One method is simply start on a lower but more affordable rung if you need up and running sooner. For finstance, for gaming systems we always have some availability of reconditioned gaming PC systems (typically a mixture of ex-demo items or customer trade-ins mixed with some new hardware). They typically will have warranty of between 6 months to 1 year but give more performance for the money than a new system, so can be a great way to get on that PC gaming ladder a little sooner. 

What's more, using our trade-up option that's available to existing customers, parts can be swapped up in time to improve performance later.


Add over time

 

If some features are luxury rather than neccesity, why not just add them later? For instance adding something like a secondary storage drive or extra RAM in a few months is an easy way to knock £100 off a system price at the start, and using our trade-up scheme you could improve graphics later. As always, tell us what you want to do and what you can afford and we'll suggest the best way to do it, which may include spacing out some features over time if it's not feasible to match up right away.

 

Saving Club


If the credit options above are not suitable for you and you're not a good saver, our saving club route (sometimes called a Christmas Club) may be a good way to progress and help motivate putting money away.

First off though, we're not a bank, and we can't really justify building a PC for you for it to sit and be paid up over 6 months. That as you can likely understand creates cashflow issues for our business if we start doing that a lot. We have bills to pay too!

And at the same time, we wouldn't want to just take payments from you without giving anything tangible in return, doesn't leave you much to show for it.

So our suggestion is that since a desktop PC is typically made up of 8 to 12 parts, our quotes give a breakdown of pricing of all of these items. So just buy a part (or two) as you can afford it.

Start with a case and power supply perhaps, then storage, then motherboard, RAM and get things like processor and graphics last. Either we can hand over these items to you as they're paid for and you bring them back in to us together when you're ready to have the system built, or, we keep them reserved for you at the shop as they're paid for and we'll proceed with the system build and test (typically 2 days) when all items are paid up.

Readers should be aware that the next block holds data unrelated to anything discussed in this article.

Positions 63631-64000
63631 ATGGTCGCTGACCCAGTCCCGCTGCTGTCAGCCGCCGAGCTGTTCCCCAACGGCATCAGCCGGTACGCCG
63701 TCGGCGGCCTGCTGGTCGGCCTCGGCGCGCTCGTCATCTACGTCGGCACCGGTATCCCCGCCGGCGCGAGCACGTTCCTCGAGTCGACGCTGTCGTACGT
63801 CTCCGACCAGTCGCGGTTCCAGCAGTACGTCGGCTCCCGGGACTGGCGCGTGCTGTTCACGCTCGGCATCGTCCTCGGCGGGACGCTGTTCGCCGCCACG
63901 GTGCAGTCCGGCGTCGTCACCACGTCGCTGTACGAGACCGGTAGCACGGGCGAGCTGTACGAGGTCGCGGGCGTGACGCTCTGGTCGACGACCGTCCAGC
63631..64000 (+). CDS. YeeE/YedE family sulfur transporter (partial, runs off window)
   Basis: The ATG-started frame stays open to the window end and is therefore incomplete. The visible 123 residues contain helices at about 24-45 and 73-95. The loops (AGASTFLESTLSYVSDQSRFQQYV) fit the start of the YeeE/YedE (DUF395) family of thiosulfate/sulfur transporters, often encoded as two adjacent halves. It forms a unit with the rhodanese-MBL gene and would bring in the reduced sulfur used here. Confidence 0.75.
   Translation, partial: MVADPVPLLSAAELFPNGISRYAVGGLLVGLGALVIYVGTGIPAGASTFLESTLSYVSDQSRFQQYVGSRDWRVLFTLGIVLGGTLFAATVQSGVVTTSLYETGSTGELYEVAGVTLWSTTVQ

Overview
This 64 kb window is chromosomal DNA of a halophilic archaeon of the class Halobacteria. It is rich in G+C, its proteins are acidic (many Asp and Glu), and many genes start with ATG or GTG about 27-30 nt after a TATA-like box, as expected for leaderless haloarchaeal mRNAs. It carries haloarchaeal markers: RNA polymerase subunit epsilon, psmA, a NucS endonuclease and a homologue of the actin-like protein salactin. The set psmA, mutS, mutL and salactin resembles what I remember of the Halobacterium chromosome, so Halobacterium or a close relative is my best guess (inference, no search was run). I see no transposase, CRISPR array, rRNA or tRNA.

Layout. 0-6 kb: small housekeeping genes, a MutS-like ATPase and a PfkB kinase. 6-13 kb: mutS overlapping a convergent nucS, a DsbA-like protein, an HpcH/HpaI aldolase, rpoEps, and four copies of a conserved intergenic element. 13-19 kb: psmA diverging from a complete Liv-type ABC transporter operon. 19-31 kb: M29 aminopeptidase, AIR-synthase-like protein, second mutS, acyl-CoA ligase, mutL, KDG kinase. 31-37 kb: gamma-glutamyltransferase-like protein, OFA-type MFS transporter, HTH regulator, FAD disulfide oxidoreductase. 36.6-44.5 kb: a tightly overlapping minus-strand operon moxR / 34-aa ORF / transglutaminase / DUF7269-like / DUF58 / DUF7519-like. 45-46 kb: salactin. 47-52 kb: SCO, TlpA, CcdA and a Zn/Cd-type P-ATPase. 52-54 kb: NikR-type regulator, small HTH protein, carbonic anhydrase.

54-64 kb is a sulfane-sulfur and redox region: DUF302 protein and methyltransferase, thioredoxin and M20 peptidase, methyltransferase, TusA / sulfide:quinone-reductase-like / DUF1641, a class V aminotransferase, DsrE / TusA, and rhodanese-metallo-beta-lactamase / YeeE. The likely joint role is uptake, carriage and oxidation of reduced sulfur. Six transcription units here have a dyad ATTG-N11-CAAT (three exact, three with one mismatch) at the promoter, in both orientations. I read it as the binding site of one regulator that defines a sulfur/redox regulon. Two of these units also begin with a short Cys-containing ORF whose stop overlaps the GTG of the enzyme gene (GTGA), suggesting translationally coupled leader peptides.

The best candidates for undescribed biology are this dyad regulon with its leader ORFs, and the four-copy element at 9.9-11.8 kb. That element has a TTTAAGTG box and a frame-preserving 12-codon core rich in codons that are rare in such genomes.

We can mark off items from your sales quote as they're purchased so that you can see at any time which parts are still outstanding.

This can be a good method for instance for anyone needing a computer for Christmas that can't be sure of hanging to all the funds in one go or the above finance options are not available, and making a start on buying some parts is a good incentive to carry on and complete.

One thing that we do need to be upfront and remind about - we guarantee computer quote pricing for 7 days. There can be some movements in price in our market, and this is either from supply availability or simply the value of the £ currency versus the dollar. Sometimes products fall in price as a result and sometimes they go up in price. It's something to bear in mind that if purchasing a computer over a few months that the cost may vary from the initial quote, however this can just as easily go in your favour and can mean savings, but do bear in mind that if a product has increased in price it's really just unavoidable, again we can't just keep items stashed away for months and reserved at a previous price point. That said, big swings in cost don't happen too often, but it's just something we need to make clear.

 

Wrap Up

 

Hopefully this gives some clarity on methods that could help save you some cash or get a computer on your desk a little sooner. As always, if you have any questions about building a computer, pop us an email to sales@kustompcs.co.uk or to get a computer quote please complete the system quote form.

One of the points on the quote form is 'budget' so if you are relying on one of the above finance methods, it makes sense to complete your application for those first to know what's realistically affordable for you on a computer.

Comments

No posts found

New post